We enjoyed a lunch of soba at a restaurant up the block before alighting to Kiyohara-san’s sonic sanctuary about a 45-minute drive from Moriyama’s neighbourhood. We arrived once again to a Buddhist temple. Upon entering we passed a handful of gentlemen suitably suited up, making an offering at an altar. Shuffling past, a quick right turn through a doorway, a small portico, through another door and we were walking through the kitchen of Kiyohara-san’s private home. Up a set of stairs and into the sanctum sanctorum, a very large room even by non-Japanese standards, warm and inviting and filled with a collection of hifi that was the stuff of dreams.

As we entered, there they were: a glorious truly gobsmacking installation of two 16As hanging from the ceiling just in front of the front wall. The 16A themselves were augmented by a Western Electric 597A tweeter sitting just inside the horn’s mouth, modified into a wooden chassis built by local legend Mr. Machida. A Western Electric 12025 4-cell midhorn (WE555 driver) attached just below the lower lip of each horn. The woofer system sitting just behind these hanging beauties was based on 2 x WE 4191 woofers plus 2 x Eltus reproductions of the 4181. If you’re at all familiar with this stuff, you realize that the math here has them electrifying six field coil drivers per channel, and Mr. Kiyohara has 12 discreet tubed power supplies designed and built by Mr. Machida lending them current for flux density. This is some very deep dedication to the outcome of a labor of Western-Electric love not just in terms of expense but also in terms of time spent fine-tuning the system. Take, for instance, the crossover, a carefully crafted transformer-based 4-way resonance circuit - not the typical RLC network at all.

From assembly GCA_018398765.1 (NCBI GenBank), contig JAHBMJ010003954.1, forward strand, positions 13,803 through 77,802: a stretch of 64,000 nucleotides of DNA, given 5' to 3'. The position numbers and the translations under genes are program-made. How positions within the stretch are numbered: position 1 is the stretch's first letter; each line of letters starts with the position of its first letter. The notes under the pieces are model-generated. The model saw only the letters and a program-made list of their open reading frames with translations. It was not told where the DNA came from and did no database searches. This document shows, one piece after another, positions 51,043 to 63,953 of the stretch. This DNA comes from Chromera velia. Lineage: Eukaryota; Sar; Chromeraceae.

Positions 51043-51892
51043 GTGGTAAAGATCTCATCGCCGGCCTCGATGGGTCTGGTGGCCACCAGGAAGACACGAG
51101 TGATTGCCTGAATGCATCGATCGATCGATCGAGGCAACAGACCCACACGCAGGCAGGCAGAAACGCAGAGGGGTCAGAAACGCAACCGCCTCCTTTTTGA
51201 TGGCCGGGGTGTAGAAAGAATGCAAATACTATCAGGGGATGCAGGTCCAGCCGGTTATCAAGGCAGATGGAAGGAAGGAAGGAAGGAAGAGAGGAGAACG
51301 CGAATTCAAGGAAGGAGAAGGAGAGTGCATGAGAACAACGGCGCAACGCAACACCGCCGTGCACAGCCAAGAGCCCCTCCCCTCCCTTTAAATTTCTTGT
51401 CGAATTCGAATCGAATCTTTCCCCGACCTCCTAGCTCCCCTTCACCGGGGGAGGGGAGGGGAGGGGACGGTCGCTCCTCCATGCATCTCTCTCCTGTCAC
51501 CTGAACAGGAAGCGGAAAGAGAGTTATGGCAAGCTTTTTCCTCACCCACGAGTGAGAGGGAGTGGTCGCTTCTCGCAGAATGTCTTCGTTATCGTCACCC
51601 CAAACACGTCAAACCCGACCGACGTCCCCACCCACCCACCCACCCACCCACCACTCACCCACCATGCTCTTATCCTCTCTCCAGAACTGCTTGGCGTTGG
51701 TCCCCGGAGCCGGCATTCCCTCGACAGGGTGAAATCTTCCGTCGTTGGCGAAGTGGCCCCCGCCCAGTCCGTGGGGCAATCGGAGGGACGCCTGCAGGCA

The system was driven by a pair of amplifiers based on the output of some peculiar triodes: the 3A110B, RE604, and DA30. Mr. Kiyohara told me that they were in parallel and so it would seem (at least to this layman) that their outputs were mixed. These were Machida’s originals and all of the transformers his handiwork, too. The extensive use of wood throughout his stunning creations is to combat the magnetic currents that might otherwise be induced in metal chassis; as well as to control mechanical resonances that might otherwise erupt in the chassis when exposed to the sound pressure of music being played through the system. Caps were paper-in-oil types. In front of and to the right of this glorious exposition of pure W.E. love was the vinyl station, with turntables Garrard 301 or 401, their wooden plinths and platters by Mr. Machida. The mono phono preamplifier was a design by Mr. Tadaatsu Atarashi, the Akteq-2 mono, which offers eleven EQ presets including one for RIAA LP. There were a number of different arm types being employed on the various tables but it seemed that original SPU-type carts were in evidence on nearly all of them. Tim, Mr. Moriyama and I were escorted to the preferred seats at the rear of the room and the moment we anticipated - when the stylus would hit the groove - was not far off. Much of what was played were 78 from both the acoustic and electric era as well as some LP from the Jazz era.